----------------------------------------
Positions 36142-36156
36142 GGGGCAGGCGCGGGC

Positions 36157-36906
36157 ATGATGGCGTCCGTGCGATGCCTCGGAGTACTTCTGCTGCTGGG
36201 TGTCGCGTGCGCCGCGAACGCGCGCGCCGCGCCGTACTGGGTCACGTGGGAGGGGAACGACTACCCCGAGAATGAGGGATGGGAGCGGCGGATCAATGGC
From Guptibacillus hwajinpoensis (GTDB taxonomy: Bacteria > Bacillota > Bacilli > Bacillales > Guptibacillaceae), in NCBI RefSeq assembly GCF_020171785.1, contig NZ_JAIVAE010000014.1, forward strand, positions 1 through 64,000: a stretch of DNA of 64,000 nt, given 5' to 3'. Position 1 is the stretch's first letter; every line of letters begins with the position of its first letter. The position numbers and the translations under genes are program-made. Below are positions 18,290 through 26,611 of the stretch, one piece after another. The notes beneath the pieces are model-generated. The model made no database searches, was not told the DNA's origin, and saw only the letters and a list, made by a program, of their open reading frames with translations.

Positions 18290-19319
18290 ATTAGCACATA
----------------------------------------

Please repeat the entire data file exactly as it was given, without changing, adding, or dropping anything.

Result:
Positions 36142-36156
36142 GGGGCAGGCGCGGGC

Positions 36157-36906
36157 ATGATGGCGTCCGTGCGATGCCTCGGAGTACTTCTGCTGCTGGG
36201 TGTCGCGTGCGCCGCGAACGCGCGCGCCGCGCCGTACTGGGTCACGTGGGAGGGGAACGACTACCCCGAGAATGAGGGATGGGAGCGGCGGATCAATGGC
From Guptibacillus hwajinpoensis (GTDB taxonomy: Bacteria > Bacillota > Bacilli > Bacillales > Guptibacillaceae), in NCBI RefSeq assembly GCF_020171785.1, contig NZ_JAIVAE010000014.1, forward strand, positions 1 through 64,000: a stretch of DNA of 64,000 nt, given 5' to 3'. Position 1 is the stretch's first letter; every line of letters begins with the position of its first letter. The position numbers and the translations under genes are program-made. Below are positions 18,290 through 26,611 of the stretch, one piece after another. The notes beneath the pieces are model-generated. The model made no database searches, was not told the DNA's origin, and saw only the letters and a list, made by a program, of their open reading frames with translations.

Positions 18290-19319
18290 ATTAGCACATA